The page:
I never really paid much attention in woodwork class at school. I always figured that as and when I needed furniture, cabinets or shelving it would be a lot simpler to buy than to build! 🙂

My old woodwork teacher would therefore have been amazed to see me in the Home Depot lumber aisle the other day picking out wood for a project… make a ‘hatch’ to cover the opening to the roof from our balcony. When it rains hard we get a lot of water on the house wall, window and A/C unit directly under this opening. With the rainy season right around the corner, I decided it was high time to take action.

The opening is approx 9ft x 4ft, so quite a large space to cover. We needed to still be able to get up to the roof from time to time, so I figured some sort of fixed wooden cover with a trapdoor would be best. I originally considered doing a sliding hatch, but abandoned that idea during the design phase as too complicated! 🙂 Instead I settled on a double hinged door design (so it wouldn’t be too big and heavy for my better half to use!).

With the wood bought (and cut to size by the helpful Home Depot guys), I proceeded to prime and paint the various pieces with waterproof paint. Several coats and days later, I fitted the hinges and took the whole assembly up to the roof and fitted the remaining hardware (handles, latches and corner braces).
I used corner braces on the sides of the concrete surround of the opening rather than drilling directly into the top surface because we didn’t want holes in our new waterproof foam. Lastly, I cut strips from a tarp and used some heavy duty (gorilla) tape to make waterproof covers for the hinged sections, so fingers crossed, water won’t drip down through the gaps.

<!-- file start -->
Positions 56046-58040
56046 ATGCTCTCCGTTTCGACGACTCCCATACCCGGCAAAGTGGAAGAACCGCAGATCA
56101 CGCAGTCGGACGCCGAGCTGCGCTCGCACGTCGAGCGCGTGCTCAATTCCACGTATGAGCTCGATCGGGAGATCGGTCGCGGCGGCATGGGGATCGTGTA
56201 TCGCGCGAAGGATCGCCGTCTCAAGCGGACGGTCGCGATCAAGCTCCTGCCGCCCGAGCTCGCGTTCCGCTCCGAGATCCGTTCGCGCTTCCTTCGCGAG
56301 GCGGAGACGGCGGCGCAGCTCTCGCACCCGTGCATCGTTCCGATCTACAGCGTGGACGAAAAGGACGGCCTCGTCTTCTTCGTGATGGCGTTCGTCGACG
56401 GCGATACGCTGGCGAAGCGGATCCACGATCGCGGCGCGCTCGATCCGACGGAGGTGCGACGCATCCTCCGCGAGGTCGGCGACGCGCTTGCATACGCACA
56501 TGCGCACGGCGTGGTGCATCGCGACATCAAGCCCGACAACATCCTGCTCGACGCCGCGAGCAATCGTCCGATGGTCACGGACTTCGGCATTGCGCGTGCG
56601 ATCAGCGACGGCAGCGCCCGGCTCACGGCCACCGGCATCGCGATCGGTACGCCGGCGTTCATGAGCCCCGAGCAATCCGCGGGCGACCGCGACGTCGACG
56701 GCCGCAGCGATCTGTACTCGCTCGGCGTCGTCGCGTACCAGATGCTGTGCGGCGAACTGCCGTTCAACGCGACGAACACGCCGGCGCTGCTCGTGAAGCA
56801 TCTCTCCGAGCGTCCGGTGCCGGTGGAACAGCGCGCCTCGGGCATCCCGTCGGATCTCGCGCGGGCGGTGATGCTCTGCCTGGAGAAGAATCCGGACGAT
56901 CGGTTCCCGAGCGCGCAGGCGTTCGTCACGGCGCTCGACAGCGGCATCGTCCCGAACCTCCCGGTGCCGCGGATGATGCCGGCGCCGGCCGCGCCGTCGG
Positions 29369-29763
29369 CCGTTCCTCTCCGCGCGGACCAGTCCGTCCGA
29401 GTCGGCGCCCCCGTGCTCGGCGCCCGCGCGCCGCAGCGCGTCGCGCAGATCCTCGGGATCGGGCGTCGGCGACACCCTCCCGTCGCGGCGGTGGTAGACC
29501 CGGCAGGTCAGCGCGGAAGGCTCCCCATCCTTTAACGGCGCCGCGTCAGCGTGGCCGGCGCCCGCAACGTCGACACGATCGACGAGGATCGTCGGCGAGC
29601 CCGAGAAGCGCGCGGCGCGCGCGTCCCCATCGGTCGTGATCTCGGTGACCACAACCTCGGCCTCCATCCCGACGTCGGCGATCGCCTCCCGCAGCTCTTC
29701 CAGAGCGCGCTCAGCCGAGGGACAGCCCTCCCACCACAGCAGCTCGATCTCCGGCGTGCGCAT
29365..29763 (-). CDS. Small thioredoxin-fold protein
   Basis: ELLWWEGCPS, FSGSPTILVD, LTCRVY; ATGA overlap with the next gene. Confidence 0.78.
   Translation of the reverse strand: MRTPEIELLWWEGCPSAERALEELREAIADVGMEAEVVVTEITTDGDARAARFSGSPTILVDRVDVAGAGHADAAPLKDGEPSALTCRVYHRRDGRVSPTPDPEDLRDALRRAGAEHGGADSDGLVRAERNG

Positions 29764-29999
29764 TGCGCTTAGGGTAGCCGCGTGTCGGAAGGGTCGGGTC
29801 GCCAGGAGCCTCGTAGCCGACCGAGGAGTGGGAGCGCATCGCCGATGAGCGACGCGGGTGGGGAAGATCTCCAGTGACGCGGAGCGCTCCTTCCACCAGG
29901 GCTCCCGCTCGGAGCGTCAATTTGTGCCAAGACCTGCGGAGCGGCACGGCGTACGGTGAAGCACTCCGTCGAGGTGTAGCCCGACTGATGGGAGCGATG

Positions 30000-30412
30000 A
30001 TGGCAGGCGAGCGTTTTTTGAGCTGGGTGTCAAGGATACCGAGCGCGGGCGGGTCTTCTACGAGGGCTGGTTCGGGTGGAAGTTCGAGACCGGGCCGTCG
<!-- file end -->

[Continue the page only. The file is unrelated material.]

I’m not the fastest worker, so this is a lot quicker to write about than it was to do! 🙂
I try to stick to the “measure twice, cut once” theory that someone once told me… and I’m pretty sure it wasn’t my woodwork teacher!

We’ve had some light rain since it has been up there and so far, so good. The real test will come when it get its first torrential downpour. The whole contraption seems very sturdy, so it should easily stand up to the normal wind and rain storms we get during the summer. My guess is it would even withstand a small hurricane, but we don’t plan on finding out! If there is ever a really big storm approaching, we’ll be taking it down and storing it for the duration. Discretion is the better part of valour, as they say.